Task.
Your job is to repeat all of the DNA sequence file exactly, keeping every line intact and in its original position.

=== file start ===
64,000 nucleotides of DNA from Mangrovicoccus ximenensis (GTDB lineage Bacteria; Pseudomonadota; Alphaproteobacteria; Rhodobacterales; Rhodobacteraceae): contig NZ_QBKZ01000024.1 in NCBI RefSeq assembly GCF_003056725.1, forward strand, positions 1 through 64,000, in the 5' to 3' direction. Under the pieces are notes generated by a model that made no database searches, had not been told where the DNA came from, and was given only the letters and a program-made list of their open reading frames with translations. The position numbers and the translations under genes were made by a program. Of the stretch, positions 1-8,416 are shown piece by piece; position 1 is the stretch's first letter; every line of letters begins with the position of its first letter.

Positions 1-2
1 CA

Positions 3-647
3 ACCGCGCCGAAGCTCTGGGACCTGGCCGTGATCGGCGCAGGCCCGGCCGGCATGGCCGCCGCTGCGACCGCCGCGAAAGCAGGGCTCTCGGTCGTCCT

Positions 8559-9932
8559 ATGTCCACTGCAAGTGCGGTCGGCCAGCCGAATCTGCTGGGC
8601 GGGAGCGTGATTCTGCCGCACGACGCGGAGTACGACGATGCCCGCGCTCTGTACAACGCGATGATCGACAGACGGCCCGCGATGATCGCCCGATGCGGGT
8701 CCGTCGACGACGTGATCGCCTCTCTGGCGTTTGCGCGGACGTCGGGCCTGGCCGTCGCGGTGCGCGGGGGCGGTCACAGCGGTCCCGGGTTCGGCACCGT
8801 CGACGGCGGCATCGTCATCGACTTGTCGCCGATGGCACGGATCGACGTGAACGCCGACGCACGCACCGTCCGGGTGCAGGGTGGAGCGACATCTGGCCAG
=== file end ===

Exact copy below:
64,000 nucleotides of DNA from Mangrovicoccus ximenensis (GTDB lineage Bacteria; Pseudomonadota; Alphaproteobacteria; Rhodobacterales; Rhodobacteraceae): contig NZ_QBKZ01000024.1 in NCBI RefSeq assembly GCF_003056725.1, forward strand, positions 1 through 64,000, in the 5' to 3' direction. Under the pieces are notes generated by a model that made no database searches, had not been told where the DNA came from, and was given only the letters and a program-made list of their open reading frames with translations. The position numbers and the translations under genes were made by a program. Of the stretch, positions 1-8,416 are shown piece by piece; position 1 is the stretch's first letter; every line of letters begins with the position of its first letter.

Positions 1-2
1 CA

Positions 3-647
3 ACCGCGCCGAAGCTCTGGGACCTGGCCGTGATCGGCGCAGGCCCGGCCGGCATGGCCGCCGCTGCGACCGCCGCGAAAGCAGGGCTCTCGGTCGTCCT

Positions 8559-9932
8559 ATGTCCACTGCAAGTGCGGTCGGCCAGCCGAATCTGCTGGGC
8601 GGGAGCGTGATTCTGCCGCACGACGCGGAGTACGACGATGCCCGCGCTCTGTACAACGCGATGATCGACAGACGGCCCGCGATGATCGCCCGATGCGGGT
8701 CCGTCGACGACGTGATCGCCTCTCTGGCGTTTGCGCGGACGTCGGGCCTGGCCGTCGCGGTGCGCGGGGGCGGTCACAGCGGTCCCGGGTTCGGCACCGT
8801 CGACGGCGGCATCGTCATCGACTTGTCGCCGATGGCACGGATCGACGTGAACGCCGACGCACGCACCGTCCGGGTGCAGGGTGGAGCGACATCTGGCCAG